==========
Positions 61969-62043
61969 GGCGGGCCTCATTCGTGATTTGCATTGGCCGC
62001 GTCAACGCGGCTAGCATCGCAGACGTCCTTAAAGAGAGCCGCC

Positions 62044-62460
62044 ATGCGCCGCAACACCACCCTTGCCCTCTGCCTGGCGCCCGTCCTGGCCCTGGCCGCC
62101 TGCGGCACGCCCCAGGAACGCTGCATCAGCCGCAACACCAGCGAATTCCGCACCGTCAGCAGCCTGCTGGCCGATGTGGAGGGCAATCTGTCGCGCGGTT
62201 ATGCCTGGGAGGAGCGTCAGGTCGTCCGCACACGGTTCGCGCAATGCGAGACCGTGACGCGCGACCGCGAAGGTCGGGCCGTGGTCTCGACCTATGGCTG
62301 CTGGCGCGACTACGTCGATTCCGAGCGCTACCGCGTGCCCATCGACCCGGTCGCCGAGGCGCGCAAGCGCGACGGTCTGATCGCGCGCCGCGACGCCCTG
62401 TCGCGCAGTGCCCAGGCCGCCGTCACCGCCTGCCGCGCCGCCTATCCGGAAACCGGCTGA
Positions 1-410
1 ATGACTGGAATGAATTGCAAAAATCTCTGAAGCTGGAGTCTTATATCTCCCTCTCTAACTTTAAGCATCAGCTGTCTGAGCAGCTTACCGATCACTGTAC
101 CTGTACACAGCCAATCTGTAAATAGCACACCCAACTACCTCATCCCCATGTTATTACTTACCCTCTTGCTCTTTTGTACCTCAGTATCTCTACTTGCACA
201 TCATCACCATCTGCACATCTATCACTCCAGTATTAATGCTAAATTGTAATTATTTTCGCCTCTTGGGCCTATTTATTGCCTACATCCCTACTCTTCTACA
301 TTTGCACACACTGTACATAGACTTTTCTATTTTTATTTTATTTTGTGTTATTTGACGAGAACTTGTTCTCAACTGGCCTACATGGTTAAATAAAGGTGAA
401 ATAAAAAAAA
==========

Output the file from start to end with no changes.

Positions 61969-62043
61969 GGCGGGCCTCATTCGTGATTTGCATTGGCCGC
62001 GTCAACGCGGCTAGCATCGCAGACGTCCTTAAAGAGAGCCGCC

Positions 62044-62460
62044 ATGCGCCGCAACACCACCCTTGCCCTCTGCCTGGCGCCCGTCCTGGCCCTGGCCGCC
62101 TGCGGCACGCCCCAGGAACGCTGCATCAGCCGCAACACCAGCGAATTCCGCACCGTCAGCAGCCTGCTGGCCGATGTGGAGGGCAATCTGTCGCGCGGTT
62201 ATGCCTGGGAGGAGCGTCAGGTCGTCCGCACACGGTTCGCGCAATGCGAGACCGTGACGCGCGACCGCGAAGGTCGGGCCGTGGTCTCGACCTATGGCTG
62301 CTGGCGCGACTACGTCGATTCCGAGCGCTACCGCGTGCCCATCGACCCGGTCGCCGAGGCGCGCAAGCGCGACGGTCTGATCGCGCGCCGCGACGCCCTG
62401 TCGCGCAGTGCCCAGGCCGCCGTCACCGCCTGCCGCGCCGCCTATCCGGAAACCGGCTGA
Positions 1-410
1 ATGACTGGAATGAATTGCAAAAATCTCTGAAGCTGGAGTCTTATATCTCCCTCTCTAACTTTAAGCATCAGCTGTCTGAGCAGCTTACCGATCACTGTAC
101 CTGTACACAGCCAATCTGTAAATAGCACACCCAACTACCTCATCCCCATGTTATTACTTACCCTCTTGCTCTTTTGTACCTCAGTATCTCTACTTGCACA
201 TCATCACCATCTGCACATCTATCACTCCAGTATTAATGCTAAATTGTAATTATTTTCGCCTCTTGGGCCTATTTATTGCCTACATCCCTACTCTTCTACA
301 TTTGCACACACTGTACATAGACTTTTCTATTTTTATTTTATTTTGTGTTATTTGACGAGAACTTGTTCTCAACTGGCCTACATGGTTAAATAAAGGTGAA
401 ATAAAAAAAA